“In the long term, what we need to do is to find a way of growing government revenues and to also pursue alternative sources of financing and capital spending. The reality is that the government revenue to GDP ratio is very low in Nigeria,” Adenikinju said.

The professor of economics said the government must be efficient in its usage of debts, adding borrowing from the CBN should be done without violating the law.

Bismark Rewane, managing director of Lagos-based Financial Derivatives Company Limited, highlighted the need to question the impact of the country’s mounting debt pile on economic growth.

“As your debt is increasing, your GDP should be increasing. Therefore you are producing more, you are employing more people and you are investing more. What we have seen is a kind of stagnation in growth and an increase in debt; so it raises the question: what did you use your debt to fund? That’s a big question,” he said in a phone interview.

GDP growth stood at 2.54 percent in the third quarter of last year, compared to 2.51 percent in Q2 and 2.31 percent in Q1.

Government revenue will be low if there is no economic growth, Rewane said.

“The way to increase tax revenue is to make its collection more efficient and block loopholes, not to increase it. If you increase the tax rate, it will be a disincentive for investment,” he added.

Last week, Wale Edun, minister of finance and coordinating minister of the economy, said after the signing of the 2024 budget that the government would rely less on borrowing and more on revenue.

“We are bringing order to government borrowing, so ways and means is being eliminated by taking the funding that is required from the market, as opposed to from printing money by the central bank,” he said.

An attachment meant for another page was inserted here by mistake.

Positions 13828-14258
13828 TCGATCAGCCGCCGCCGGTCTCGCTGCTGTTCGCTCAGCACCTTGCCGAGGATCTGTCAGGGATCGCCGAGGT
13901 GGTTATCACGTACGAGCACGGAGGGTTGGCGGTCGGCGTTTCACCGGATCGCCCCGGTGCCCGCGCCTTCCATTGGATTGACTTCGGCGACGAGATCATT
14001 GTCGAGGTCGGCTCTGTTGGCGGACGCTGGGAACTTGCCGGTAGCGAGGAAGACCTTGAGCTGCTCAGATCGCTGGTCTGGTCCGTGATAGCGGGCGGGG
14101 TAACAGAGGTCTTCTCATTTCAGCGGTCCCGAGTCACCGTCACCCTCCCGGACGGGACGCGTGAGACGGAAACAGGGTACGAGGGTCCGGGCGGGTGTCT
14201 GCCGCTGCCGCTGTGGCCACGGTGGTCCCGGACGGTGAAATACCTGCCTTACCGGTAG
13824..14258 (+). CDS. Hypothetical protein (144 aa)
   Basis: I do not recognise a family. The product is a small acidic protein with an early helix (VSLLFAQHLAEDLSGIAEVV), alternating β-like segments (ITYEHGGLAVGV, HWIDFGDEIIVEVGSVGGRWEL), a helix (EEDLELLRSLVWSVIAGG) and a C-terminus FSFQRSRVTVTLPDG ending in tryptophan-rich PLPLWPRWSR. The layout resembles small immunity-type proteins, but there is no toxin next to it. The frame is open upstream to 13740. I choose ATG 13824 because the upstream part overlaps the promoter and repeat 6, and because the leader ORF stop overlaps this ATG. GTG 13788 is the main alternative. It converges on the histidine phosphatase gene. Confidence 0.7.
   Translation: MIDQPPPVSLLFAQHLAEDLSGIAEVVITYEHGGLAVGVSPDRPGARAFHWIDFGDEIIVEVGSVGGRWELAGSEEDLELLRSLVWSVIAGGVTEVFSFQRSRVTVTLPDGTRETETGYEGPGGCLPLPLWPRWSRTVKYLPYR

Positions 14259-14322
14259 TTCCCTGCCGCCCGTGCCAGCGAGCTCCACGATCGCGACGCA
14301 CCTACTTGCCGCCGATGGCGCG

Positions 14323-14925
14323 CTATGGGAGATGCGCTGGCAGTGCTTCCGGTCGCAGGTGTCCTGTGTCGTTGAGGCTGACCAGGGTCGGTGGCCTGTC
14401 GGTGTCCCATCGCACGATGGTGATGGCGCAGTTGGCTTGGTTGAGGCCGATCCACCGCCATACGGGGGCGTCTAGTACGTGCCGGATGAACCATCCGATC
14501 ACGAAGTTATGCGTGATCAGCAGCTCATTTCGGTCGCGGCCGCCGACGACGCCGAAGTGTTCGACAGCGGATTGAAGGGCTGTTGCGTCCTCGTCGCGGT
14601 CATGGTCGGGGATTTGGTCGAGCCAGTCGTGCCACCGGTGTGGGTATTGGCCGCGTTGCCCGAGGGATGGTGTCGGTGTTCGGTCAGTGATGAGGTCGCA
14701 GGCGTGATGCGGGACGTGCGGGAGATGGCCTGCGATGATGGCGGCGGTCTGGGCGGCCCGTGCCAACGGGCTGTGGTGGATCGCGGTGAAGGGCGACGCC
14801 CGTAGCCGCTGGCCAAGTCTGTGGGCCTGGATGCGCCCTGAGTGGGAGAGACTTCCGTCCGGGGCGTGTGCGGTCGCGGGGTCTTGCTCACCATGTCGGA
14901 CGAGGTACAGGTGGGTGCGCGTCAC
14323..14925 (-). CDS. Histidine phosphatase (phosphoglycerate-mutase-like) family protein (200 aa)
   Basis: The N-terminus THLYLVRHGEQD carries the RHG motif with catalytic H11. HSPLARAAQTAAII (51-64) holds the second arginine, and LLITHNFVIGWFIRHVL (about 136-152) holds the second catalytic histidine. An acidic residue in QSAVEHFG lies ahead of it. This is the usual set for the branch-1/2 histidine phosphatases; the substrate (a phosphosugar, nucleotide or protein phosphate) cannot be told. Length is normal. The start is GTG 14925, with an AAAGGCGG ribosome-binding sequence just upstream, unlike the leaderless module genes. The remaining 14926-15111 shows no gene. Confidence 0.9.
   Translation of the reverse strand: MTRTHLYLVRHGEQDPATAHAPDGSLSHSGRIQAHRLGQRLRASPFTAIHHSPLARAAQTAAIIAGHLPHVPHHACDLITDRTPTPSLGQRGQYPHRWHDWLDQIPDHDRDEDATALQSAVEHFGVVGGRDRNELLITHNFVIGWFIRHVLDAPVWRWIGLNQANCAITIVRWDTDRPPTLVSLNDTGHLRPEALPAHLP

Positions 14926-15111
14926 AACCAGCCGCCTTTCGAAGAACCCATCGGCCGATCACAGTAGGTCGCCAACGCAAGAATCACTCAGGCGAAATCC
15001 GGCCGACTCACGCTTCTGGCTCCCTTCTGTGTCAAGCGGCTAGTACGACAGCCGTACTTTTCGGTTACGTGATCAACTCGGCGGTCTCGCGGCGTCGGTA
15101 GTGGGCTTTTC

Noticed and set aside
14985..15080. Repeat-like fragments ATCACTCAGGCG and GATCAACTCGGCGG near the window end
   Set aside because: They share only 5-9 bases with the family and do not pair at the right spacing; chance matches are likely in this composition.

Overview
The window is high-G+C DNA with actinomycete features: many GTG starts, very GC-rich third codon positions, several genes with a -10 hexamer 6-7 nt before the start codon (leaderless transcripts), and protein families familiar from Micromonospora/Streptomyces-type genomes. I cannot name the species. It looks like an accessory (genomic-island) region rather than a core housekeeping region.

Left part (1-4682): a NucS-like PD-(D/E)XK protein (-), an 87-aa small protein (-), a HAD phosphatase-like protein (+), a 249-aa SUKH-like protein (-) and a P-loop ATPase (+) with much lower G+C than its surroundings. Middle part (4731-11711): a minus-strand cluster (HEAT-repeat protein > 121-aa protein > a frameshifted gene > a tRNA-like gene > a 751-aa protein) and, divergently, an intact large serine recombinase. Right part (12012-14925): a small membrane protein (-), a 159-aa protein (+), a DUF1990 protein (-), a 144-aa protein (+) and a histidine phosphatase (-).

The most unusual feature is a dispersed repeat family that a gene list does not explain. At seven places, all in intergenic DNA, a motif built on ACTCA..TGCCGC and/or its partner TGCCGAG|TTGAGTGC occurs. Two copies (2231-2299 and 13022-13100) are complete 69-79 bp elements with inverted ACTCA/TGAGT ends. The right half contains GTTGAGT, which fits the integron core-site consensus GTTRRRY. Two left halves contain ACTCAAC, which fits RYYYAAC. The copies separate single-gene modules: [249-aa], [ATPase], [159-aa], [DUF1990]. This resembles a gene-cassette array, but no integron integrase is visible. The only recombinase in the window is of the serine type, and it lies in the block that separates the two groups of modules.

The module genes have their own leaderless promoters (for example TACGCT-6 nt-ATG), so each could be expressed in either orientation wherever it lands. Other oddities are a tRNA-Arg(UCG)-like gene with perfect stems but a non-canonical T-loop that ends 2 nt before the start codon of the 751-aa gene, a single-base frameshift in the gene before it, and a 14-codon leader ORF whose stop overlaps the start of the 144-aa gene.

David Omojomolo, Africa economist at London-based Capital Economics, described the plan to stop using CBN loans to plug budget deficits as “a good thing”.

“Deficit monetisation greatly inflated the money supply in the economy, contributing to the current high inflation and pressure on the naira,” he said on Friday.

While assessing public debt risks in Africa in a recent note, he said for countries, including Nigeria, that have borrowed significantly in local currency, higher borrowing costs are the main threat.

“Yields on local currency bonds have risen across much of Africa since the start of the year, which is likely to push up debt servicing costs as old debt is rolled over and new debt is issued,” Omojomolo said.

Across the continent, further fiscal consolidation will be needed to stabilise debt-GDP ratios and place public finances on a sustainable path, according to him.

“High inflation has raised fears that further austerity will stoke social unrest. Nigeria and South Africa have recently outlined fiscal plans, which imply debt burdens are set to rise rather than fall,” he added.

Nigeria’s inflation rate quickened to a new 18-year high of 28.20 percent in November, exacerbating poverty in Africa’s most populous nation.

A few days ago, former President Olusegun Obasanjo decried the debt levels in Nigeria and other African countries.

“With the level of mismanagement of the previous debts written off for the country, it will be almost impossible for any administration to get a similar gesture in the continent.” he was quoted in a statement as saying at an event. “The coming generations will have no choice but pay the current debt being incurred by different countries on the continent.”